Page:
a symphonic orchestra.
"We built a small orchestra and turned it into a major
says Laycock. "It is a tremendously rewarding feeling for me.
Compared with going from city to city leading orchestras that were
fully formed, I feel we have built something here that has great value
and long-lasting value. This has been a tremendous life achievement
"When I first came here someone said that Princeton wasn’t
in having an orchestra because it has Philadelphia to the south and
New York to the north," he recalls.
"We found that as the quality of the Chamber Symphony grew it
became more and more important to the community. We played repertoire
that simply couldn’t be heard any other place. That has always been
a hallmark of our organization and it has helped us develop a very
loyal following. Now we are playing as many mainstream works as works
that are out of the way."
As the newly appointed assistant conductor of the New Jersey Symphony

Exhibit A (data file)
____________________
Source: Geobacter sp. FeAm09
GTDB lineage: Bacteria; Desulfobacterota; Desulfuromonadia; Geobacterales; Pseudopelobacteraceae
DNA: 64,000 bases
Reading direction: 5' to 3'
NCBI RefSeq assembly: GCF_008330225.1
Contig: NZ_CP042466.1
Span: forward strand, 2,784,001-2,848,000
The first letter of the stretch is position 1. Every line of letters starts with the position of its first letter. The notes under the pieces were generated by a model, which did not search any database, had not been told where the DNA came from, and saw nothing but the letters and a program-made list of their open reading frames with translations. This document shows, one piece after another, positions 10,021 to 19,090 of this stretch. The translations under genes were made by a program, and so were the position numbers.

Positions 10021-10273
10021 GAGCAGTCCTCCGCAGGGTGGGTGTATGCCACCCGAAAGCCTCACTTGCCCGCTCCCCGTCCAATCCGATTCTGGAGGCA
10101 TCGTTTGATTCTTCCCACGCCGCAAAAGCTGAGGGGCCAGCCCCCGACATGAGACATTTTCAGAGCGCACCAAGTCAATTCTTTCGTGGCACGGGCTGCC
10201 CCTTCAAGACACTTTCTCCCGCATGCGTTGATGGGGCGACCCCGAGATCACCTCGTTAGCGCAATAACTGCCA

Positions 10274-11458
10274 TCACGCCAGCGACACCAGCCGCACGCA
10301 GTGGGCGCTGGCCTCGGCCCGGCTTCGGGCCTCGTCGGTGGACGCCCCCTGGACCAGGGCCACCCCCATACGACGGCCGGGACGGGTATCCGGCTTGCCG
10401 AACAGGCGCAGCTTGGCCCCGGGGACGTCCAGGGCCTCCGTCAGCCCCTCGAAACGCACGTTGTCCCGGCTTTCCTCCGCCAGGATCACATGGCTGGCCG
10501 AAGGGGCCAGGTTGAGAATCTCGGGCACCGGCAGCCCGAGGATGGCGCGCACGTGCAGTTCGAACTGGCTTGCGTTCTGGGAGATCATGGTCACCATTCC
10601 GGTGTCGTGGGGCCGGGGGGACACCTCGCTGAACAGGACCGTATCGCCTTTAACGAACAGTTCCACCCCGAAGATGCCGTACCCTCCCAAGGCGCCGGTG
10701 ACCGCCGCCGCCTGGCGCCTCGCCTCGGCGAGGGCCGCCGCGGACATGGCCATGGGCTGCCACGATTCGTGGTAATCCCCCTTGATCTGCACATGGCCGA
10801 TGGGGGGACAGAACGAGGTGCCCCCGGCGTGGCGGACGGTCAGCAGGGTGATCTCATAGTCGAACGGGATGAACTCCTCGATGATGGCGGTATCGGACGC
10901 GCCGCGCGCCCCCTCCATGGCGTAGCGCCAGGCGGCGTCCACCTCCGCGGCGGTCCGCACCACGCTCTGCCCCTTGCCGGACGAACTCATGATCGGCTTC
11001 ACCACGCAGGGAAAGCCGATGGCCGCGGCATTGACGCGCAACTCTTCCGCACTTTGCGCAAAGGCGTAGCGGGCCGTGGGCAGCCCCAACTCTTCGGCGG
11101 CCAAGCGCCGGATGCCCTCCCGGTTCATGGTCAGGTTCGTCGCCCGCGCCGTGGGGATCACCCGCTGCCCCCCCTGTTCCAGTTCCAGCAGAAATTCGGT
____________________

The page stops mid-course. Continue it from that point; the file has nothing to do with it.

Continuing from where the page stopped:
Orchestra, his current activities include leading the New Jersey Youth
Orchestra Festival concert at NJPAC (New Jersey Performing Arts
in Newark, and presenting a state-wide series of 14 children’s
for NJSO. In addition, Laycock will lead the NJSO in most of its
and pops programs, beginning with the Sandy Duncan pops concert,
2, at the Trenton War Memorial.
"NJSO is a monumentally larger orchestra, and its season is much
more full, so the two positions fit very nicely together," he
continues. "For me, it’s a wonderful balance." Laycock had
continued working as a violist in orchestras until six or seven years
ago, but by the time he held director’s positions in Princeton and
in Canada, there was no way to keep playing. Now he belongs to a